My wife received a letter from Canada the other day. It was neatly typed, but had no return address.
The first paragraph sounded promising, noting an “inheritance opportunity” with “genuine intentions.” Not suprisingly, letters that start this way are anything but genuine.
According to the letter, an unknown relative of my wife died in Canada in 2007: “Unfortunately, this customer died intestate leaving his bank account with an open beneficiary status.”
At the end of the second paragraph, the good news emerges: “I would like to present you to our bank as his next of kin to claims the dormant account worth $6.9 million.”
Oh boy, this fellow wants to help us claim $7 million from a relative my wife never knew she had — in Canada, no less. The money sure could come in handy!
Of course, this letter, if we reply to this fellow, is going to request our bank account and other financial information, perhaps even a Social Security number. Then he will either sell this information or just fleece us by opening up fraudulent credit card or other accounts. He’d also ask for a fee to cover transaction costs, which, of course, we’d never see again.
What tipped me off immediately? Here are the danger signals:
— No return address. Just a personal email is provided.
— No banking identification. Although “Richard Atkins” claims to be “an account manager with the Royal Bank of Canada,” why isn’t it on official stationery? Even if bank stationery was faked, if someone was trying to track you down for an inheritance it would be through certified mail and most likely through a law firm.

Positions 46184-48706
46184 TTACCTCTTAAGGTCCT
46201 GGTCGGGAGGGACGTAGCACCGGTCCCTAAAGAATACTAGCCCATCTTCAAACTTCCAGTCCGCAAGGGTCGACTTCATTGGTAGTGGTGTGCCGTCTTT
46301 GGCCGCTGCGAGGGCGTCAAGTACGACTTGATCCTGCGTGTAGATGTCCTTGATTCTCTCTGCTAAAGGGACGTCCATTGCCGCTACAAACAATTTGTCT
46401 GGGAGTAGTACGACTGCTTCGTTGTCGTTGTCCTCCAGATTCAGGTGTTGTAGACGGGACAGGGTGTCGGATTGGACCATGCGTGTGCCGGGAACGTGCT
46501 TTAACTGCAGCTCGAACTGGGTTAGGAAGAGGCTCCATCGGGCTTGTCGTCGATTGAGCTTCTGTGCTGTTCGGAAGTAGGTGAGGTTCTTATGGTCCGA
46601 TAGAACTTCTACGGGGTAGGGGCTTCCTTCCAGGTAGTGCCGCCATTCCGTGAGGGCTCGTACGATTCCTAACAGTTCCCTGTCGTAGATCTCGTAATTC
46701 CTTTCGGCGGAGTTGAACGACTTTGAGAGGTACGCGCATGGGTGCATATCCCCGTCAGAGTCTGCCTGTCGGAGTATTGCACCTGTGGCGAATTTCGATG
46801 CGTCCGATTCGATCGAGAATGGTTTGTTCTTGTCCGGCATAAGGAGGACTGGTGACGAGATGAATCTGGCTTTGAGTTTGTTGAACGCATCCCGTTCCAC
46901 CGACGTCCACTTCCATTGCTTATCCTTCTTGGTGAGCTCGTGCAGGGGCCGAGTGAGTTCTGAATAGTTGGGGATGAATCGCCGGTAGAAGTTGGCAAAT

— The name used in the letter. Only my wife uses the surname in the letter, so it’s not possible she would have another relative with that name.
— Request for more information. The letter closes with “I will discuss more details…this is an opportunity of a lifetime.” Well, this is not about a sweepstakes. Had we followed through to give this guy our personal information, we would’ve gotten into trouble. The letter might also ask us to send cash “to complete the transaction.”
“Similar to the Nigerian Scam and the foreign lottery fraud, the promise of untold wealth is used to distract the overly trusting away from the sorry fact that they are being asked to send money,” notes Snopes.com.
“In all three cases, the con works the same way: after being mesmerized by the vision of riches to come, those being taken advantage of are required to open their wallets and whip out their checkbooks to bring about the happy event. There is no dead Uncle Fred, no rich deceased Reese. It’s all a lie told to part you from your cash.”
Moral of the story: Windfalls happen, but you should be able to verify them and not provide any money or information that can be used to fleece you. For more information on scam inheritance letters, click here.